For a full list, please visit Dr Campione’s Google Scholar Page.

Den Boer W, Campione NE, Kear BP. (2019). Climbing adaptations, locomotory disparity and ecological convergence in ancient stem ‘kangaroos’. Royal Society Open Science 6: 181617.

Bicknell RDC, Collins KS, Crundwell M, Hannah M, Crampton JS, Campione NE. (2018). Evolutionary transition in the Late Neogene planktonic foraminiferal genus Truncorotalia. iScience 8: P295–303.

Bazzi M, Kear BP, Blom H, Ahlberg PE, Campione NE. (2018). Static dental disparity and morphological turnover in sharks across the end-Cretaceous mass extinction. Current Biology 28(16): P2607–2615.E3.

Benson RBJ, Hunt G, Carrano MT, Campione N. (2018). Cope's rule and the adaptive landscape of dinosaur body size evolution. Palaeontology 61(1): 13–48.

Campione NE. (2017). Extrapolating body masses in large terrestrial vertebrates. Paleobiology 43(4): 693–699.

Bell PR, Campione NE, Person IV WS, Currie PJ, Larson PL, Tanke DH, Bakker RT. (2017). Tyrannosauroid integument reveals conflicting patterns of gigantism and feather evolution. Biology Letters 13: 20170092.

VanBuren CS, Campione NE, Evans DC. (2015). Head size, weaponry, and cervical adaptation: testing craniocervical evolutionary hypotheses in Ceratopsia. Evolution 69(7): 1728–1744.

Barrett PM, Evans DC, Campione NE. (2015). Evolution of dinosaur epidermal structures. Biology Letters 11(6): 20150229.

Campione NE, Evans DC, Brown CM, Carrano MT. (2014). A mathematically derived equation for estimating body mass in terrestrial bipedal tetrapods. Methods in Ecology and Evolution 5(9): 913–923.

Benson RBJ, Campione NE, Carrano MT, Mannion PD, Sullivan C, Upchurch P, Evans DC. (2014). Rates of dinosaur body mass evolution indicate 170 million years of sustained ecological innovation on the avian stem lineage. PLOS BIOLOGY 12(6): e1001896.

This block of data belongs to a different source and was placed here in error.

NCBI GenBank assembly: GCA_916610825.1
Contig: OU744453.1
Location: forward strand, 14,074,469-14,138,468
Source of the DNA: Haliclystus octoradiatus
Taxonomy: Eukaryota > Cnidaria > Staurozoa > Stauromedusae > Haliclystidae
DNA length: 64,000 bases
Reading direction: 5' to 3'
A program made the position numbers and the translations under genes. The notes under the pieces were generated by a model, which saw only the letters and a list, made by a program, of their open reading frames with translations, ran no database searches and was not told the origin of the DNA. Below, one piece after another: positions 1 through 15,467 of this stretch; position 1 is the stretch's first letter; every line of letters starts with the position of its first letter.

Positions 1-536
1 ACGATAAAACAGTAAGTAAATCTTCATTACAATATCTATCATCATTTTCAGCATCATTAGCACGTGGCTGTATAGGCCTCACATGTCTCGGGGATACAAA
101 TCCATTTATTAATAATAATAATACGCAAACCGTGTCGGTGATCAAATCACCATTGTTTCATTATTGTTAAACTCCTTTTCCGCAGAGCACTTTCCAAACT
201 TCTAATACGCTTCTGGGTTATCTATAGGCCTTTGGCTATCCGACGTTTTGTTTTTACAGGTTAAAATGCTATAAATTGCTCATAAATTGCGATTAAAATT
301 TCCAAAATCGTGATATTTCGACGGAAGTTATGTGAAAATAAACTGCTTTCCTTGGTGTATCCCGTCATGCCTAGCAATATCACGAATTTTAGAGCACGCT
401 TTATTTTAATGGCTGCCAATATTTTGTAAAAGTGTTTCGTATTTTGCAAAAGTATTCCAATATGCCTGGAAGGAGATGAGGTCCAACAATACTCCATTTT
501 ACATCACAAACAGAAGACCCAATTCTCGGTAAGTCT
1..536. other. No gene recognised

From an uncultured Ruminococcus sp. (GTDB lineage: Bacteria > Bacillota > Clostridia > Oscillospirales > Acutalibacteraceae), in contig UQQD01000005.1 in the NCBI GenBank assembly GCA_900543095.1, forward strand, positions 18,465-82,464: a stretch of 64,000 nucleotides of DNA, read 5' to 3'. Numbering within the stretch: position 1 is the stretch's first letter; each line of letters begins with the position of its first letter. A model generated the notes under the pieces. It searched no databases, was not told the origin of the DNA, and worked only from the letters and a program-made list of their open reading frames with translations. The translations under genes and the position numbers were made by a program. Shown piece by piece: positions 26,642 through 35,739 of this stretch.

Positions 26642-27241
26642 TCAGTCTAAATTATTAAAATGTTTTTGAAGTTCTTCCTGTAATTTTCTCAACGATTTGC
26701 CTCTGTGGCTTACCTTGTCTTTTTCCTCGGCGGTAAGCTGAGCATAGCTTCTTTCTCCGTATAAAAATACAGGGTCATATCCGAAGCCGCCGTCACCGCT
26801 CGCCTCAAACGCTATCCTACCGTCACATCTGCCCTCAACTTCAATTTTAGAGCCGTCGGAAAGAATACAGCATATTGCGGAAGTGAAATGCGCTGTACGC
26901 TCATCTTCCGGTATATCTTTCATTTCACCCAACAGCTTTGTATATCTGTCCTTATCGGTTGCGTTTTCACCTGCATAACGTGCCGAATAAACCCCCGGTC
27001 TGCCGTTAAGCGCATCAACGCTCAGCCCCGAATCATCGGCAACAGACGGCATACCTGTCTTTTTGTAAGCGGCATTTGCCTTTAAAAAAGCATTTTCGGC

Campione NE, Evans DC. 2012. A universal relationship between body mass and stylopodial limb bone dimensions in quadrupedal terrestrial amniotes, with implications for body mass estimation. BMC Biology 10(1): 60.

Campione NE, Evans DC. 2011. Cranial growth and variation in edmontosaurs (Dinosauria: Hadrosauridae): implications for latest Cretaceous megaherbivore diversity in North America. PLOS ONE 6(9): e25186.

Memberships

Society of Vertebrate Paleontology

External Profiles

Related Links

Earth Sciences Group

Palaeoscience Research Centre

Further Information

Dr Campione is always open to expressions of interest from highly-qualified undergraduates/postgraduates for either postgraduate or postdoctoral research in vertebrate palaeobiology. Current opportunities range from dinosaur ecomorphology and cranial modularity, dinosaurs body mass estimation, shark tooth morphometrics, and quantitative palaeobiology. However, candidates are encouraged to propose their own project ideas. Candidates should know that Dr Campione’s group applies numerical approaches to palaeobiology and previous experiences/interests in biostatistics, morphometrics, etc., are desired.